(To read these posts in order from the beginning, start here.)
Read Hosea 1:1-5
God: “Name your kid Jezreel.”
I promised it was about to get good! In the last post, we learned that God commanded Hosea to marry an immoral woman (most likely a prediction that she would be unfaithful to Hosea in the future, not an indication she was already a prostitute or sex slave), God was very specific that there would be three children, each with a very significant name.
First up: Jezreel.
Why did God choose this name? “For in just a little while I will punish the house of Jehu for the blood of Jezreel, and I will put an end to the kingdom of the house of Israel. And on that day I will break the bow of Israel in the Valley of Jezreel.” (1:4-5)
What’s this all about?
One commenter noted that for an ancient Jew, Jezreel may have conjured up images of bloodshed much like saying the word “Chernobyl” would make a modern person think of nuclear war and devastation.
But get this.
God actually commanded Jehu through the prophet Elisha to strike down the house of Ahab that he “might avenge on Jezebel the blood of my servants the prophets, and the blood of all the servants of the Lord.” Elisha went on, “And the dogs shall eat Jezebel in the territory of Jezreel, and none shall bury her.” (2 Kings 9:10) In fact, God himself spoke directly to Jehu and commended him for following through with it! (2 Kings 10:30)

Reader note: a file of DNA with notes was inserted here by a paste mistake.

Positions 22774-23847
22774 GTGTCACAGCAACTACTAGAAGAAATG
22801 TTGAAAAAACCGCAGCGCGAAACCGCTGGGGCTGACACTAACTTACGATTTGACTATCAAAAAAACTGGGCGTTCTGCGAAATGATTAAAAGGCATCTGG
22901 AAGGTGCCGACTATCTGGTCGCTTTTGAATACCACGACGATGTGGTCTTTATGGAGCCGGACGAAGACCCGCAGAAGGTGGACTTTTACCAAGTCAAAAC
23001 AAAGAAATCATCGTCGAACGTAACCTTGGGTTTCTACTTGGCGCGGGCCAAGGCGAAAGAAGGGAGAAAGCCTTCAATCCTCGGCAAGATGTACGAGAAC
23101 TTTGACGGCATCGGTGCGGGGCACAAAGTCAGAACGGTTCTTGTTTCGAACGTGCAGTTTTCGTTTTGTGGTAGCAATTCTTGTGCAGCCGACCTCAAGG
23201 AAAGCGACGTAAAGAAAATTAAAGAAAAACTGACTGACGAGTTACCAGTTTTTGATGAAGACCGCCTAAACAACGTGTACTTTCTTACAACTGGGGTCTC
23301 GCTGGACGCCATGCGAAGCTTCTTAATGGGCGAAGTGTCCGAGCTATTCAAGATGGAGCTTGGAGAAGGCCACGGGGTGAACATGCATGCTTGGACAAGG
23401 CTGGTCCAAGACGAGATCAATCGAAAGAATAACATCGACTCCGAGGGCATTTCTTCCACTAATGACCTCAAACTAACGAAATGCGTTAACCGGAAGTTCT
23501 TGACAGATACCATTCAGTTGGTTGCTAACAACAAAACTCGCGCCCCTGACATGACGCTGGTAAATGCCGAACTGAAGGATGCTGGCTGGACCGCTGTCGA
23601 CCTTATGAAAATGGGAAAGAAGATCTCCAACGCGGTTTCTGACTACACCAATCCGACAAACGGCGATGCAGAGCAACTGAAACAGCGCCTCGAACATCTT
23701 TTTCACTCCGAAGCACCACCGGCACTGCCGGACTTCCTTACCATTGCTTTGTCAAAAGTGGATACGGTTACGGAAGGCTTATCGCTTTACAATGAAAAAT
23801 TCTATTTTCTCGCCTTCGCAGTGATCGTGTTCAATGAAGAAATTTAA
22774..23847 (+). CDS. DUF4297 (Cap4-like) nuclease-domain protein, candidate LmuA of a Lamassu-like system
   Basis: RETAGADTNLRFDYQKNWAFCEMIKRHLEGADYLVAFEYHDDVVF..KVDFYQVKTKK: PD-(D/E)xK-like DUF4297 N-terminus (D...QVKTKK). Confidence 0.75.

So, the question is…..if God commanded Jehu to strike down the house of Ahab (which would be bloody), why is he judging the house of Jehu for “the blood of Jezreel”?
Okay, so here is where it gets interesting.
Turns out, Jehu DID obey the Lord in striking down the house of Ahab, BUT he went a wee bit further than that, took matters into his own hands, and actually killed Ahaziah, a Davidic king (2 Kings 9:27-28), along with 42 members of his family (2 Kgs 10:12–14). He killed a bunch of other people too. Basically, he had a thirst for blood. As G.H. Livingston, put it: “Jehu became king and continued to brutally destroy anyone he did not like.” Overall, we learn from 2 Kings 10:31 that “Jehu was not careful to walk in the law of the Lord the God of Israel with all his heart.” In other words, he was not a good king.
In fact, the word Jezreel is a bit ambiguous, but can mean “God will scatter”(like someone might scatter chaff to be thrown out or destroyed) BUT it can also mean “God will scatter” (like a farmer scatters seed to be planted and restored.) D.A. Hubbard wrote, “It is a figure descriptive of the whole nation, ripe for judgment, yet to be restored to a covenant-relationship when the judgment has done its necessary work.”
The good news is coming! But first we have to meet Jezreel’s siblings, No Mercy and Not my People. Click here to read the next post...